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Failure of Health Bill Repeal Means Setback, Not Stalemate, For Taxpayers
February 3, 2011
By Douglas Kellogg
Hot on the heels of the Senate’s failure to fully repeal the mammoth 2010 health care reform bill, Andrew Moylan, Vice President of Government Affairs for the 362,000-member National Taxpayers Union (NTU) offered the following statement:
While taxpayers welcomed the Senate’s vote to ditch the health care bill’s unfair tax reporting burdens on small businesses, they are justifiably disappointed that the Senate wouldn’t repeal the rest of the deeply flawed legislation. Undoing the fiscal damage of the past several years won’t come easily or quickly.
The failure to roll back the so-called ‘Patient Protection and Affordable Care’ act in its entirety still leaves taxpayers on the hook for a whopping $540 billion in spending and more than $750 billion in taxes over the next decade. Not only has the legislation greatly contributed to a record turnover in the House of Representatives, it has been challenged by 26 states, and has been deemed unconstitutional by two federal judges – the most recent decision by a U.S. District Court judge in Florida voiding the entire legislation. The bill likewise violates President Obama’s pledge to not raise taxes on anyone earning less than $250,000 per year, even as he grants waivers to politically favored entities.
Despite all the momentum against the bill, the Senate majority has decided to push health care forward. That’s why Congress must redouble its efforts toward getting rid of this terribly destructive law, if not in its entirety, then in bits and pieces. This means doing away with tax increases, finishing the job in the House of eliminating the onerous 1099 reporting requirements, and defunding portions of the bill.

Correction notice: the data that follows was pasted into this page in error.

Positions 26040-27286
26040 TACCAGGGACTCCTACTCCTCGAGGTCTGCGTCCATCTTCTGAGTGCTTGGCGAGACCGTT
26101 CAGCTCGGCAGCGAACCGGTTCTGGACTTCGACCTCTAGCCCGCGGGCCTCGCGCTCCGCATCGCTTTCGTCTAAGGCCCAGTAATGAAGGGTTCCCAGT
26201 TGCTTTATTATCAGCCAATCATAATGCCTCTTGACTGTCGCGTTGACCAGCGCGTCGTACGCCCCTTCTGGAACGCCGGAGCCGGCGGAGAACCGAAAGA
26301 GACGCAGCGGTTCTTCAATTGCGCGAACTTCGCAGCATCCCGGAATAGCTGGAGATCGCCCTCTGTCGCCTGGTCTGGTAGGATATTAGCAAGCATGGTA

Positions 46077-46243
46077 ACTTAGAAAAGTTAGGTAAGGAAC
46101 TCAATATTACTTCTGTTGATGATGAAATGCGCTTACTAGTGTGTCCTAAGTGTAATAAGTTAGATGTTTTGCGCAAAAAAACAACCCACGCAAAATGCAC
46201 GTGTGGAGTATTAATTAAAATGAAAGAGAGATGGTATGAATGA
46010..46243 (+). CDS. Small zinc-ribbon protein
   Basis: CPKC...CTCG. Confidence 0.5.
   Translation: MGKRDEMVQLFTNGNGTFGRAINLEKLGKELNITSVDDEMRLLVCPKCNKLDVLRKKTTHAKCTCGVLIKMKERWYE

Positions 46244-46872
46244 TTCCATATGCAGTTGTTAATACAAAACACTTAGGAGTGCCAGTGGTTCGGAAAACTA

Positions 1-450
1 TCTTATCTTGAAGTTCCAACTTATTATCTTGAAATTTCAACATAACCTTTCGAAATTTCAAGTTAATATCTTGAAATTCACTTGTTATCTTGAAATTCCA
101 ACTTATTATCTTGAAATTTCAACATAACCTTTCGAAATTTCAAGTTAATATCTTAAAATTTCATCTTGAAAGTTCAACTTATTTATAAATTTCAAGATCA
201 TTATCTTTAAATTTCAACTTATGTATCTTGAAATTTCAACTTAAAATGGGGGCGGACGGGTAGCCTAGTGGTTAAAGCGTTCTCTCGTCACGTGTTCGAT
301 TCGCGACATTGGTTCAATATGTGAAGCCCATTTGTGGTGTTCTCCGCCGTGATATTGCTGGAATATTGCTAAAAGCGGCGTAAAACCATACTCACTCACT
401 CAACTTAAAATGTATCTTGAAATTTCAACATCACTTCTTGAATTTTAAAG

The very first action Congress should now take is to legislate a moratorium on further implementation of the health care bill. It is a waste of taxpayer money to go forward with this health care package while it faces constitutional challenges and is mired in court cases throughout the states.
At the same time, lawmakers must begin working on fiscally responsible alternatives that will reduce health care costs and not further burden the American people and small businesses. These include allowing people to purchase insurance across state lines and medical tort reform. The latter proposal recently got the nod from President Obama himself. This setback should not be regarded as a reason for stalemate.
Taxpayers want positive action to improve both the quality and the fiscal sustainability of the health care system, and it is up to both parties in Congress to deliver.